This book, by Kiersten White, is a gender flipped historically based story of the early life of Vlad the Impaler or in this case, Lada Dracul.
White takes the bones of the historical accounts and layers it with a rich imaginings of characters and quirks, to give the reader some insight into a belivable character that could have inspired the stories that followed.
The gender flip is imbedded from the start, the character has all the nuances of a little girl, with many of the personality traits which are steriotypically identified as male. The dispairing but fond nurse looks at her in a way that many parent will find familiar.
The novel covers her life in the royal family of Wallachia, an upbringing of absent parents and competitive nobel born children, where violence is considered strong and weakness of body to be weakness of character.
The changing political situation and her families direct involvement in it sees her and her brother starting a new life as "guests" of the Ottoman throne.
Lada is a conflicted character, but not, as you might expect, in conflict with herself, the but often in conflict with how others want her to behave. The violent tendancies and ruthless will to win could make for a very one dimensional character, but the passion and fiercely protective instinct gives Lada depth.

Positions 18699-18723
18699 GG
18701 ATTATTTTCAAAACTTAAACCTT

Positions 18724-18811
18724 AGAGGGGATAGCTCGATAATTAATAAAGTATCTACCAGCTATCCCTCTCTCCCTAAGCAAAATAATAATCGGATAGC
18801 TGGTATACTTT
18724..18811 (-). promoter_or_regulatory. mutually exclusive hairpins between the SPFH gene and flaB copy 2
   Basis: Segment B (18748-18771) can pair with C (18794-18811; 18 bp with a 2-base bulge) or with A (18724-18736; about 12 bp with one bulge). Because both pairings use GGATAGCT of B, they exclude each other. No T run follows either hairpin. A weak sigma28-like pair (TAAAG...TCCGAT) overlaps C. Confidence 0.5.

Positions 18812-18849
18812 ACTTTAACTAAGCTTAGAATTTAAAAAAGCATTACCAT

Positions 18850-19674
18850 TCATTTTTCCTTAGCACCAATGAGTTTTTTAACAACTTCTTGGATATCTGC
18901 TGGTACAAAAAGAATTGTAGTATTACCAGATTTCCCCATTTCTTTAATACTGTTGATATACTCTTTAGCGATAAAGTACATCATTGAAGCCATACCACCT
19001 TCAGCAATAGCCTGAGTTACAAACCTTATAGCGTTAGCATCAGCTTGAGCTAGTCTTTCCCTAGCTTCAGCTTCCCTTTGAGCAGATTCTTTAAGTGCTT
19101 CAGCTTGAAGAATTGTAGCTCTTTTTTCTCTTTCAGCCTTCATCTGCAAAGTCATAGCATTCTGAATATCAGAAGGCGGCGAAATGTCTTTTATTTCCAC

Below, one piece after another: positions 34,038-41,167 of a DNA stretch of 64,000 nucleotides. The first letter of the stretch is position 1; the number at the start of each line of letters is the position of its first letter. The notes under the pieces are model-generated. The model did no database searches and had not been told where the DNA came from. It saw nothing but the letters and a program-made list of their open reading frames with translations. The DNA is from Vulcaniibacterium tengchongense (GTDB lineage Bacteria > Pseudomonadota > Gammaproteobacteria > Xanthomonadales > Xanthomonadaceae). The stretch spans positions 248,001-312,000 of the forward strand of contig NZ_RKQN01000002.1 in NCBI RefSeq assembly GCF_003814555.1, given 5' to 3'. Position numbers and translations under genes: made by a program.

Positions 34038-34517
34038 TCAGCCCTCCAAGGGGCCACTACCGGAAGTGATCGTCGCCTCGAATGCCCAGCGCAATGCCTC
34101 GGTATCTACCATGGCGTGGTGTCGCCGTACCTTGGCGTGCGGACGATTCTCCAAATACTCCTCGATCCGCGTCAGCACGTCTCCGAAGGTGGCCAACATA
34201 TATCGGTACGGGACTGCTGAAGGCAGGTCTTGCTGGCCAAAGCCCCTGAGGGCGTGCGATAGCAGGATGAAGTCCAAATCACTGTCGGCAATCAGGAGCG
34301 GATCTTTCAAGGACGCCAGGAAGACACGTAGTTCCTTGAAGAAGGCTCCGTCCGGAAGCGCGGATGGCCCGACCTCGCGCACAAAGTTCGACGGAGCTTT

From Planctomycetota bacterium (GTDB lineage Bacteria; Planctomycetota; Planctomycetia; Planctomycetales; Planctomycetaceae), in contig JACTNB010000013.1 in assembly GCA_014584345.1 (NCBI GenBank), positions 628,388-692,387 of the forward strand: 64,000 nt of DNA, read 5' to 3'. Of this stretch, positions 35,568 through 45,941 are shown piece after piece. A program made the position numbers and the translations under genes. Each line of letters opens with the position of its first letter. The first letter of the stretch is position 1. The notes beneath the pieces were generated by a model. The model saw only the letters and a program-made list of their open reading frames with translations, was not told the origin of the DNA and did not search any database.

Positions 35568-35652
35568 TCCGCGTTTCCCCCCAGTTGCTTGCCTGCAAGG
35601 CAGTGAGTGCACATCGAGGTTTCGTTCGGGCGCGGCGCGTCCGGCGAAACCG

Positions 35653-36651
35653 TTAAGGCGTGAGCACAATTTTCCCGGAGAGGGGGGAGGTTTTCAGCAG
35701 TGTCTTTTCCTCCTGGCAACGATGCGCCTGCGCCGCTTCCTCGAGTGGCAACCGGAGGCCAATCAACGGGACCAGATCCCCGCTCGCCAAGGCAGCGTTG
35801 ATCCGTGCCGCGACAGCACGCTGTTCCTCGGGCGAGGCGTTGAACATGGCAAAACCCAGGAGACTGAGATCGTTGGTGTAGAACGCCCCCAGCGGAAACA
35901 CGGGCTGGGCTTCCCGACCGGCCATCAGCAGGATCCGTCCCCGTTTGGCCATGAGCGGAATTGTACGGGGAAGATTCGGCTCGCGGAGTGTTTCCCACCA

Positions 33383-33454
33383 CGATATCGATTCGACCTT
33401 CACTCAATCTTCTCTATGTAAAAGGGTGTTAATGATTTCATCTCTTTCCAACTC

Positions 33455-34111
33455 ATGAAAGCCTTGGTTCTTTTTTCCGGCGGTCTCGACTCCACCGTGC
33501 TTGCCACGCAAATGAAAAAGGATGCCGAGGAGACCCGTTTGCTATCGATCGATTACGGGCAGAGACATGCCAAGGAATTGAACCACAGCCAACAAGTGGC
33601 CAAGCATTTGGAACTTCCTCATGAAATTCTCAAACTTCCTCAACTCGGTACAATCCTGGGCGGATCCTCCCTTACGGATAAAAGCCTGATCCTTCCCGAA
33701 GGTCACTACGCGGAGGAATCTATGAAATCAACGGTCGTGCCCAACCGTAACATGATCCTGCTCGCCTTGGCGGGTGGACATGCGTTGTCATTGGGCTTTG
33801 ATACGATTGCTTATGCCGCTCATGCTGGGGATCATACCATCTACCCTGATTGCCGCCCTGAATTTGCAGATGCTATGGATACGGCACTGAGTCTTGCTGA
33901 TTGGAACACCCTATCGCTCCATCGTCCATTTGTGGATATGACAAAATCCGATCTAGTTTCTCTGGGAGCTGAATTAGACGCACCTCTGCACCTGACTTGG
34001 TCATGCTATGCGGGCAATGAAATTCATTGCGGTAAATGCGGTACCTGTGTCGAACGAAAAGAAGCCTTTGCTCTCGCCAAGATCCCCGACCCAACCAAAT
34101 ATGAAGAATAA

Lada's personality traits are contrasted frequently with her brother Radu's more feminine nature. His dislike of violence and preference for more intellectual persuits finds him at odds with the harsh society in which they grew up, but perhaps more at home in the artificial bubble created by being royal hostages.
It is an interesting story, easy to read and goes at a good pace. The characters develope through the twists and turns of the tale. Perhaps my only critisim is that the tale ends as she rides back into her beloved country Wallachia and I want to know what happens next... but perhaps that is where the legends take over the telling of the tale.
Written on 7th December 2017 by Karen Fishwick.
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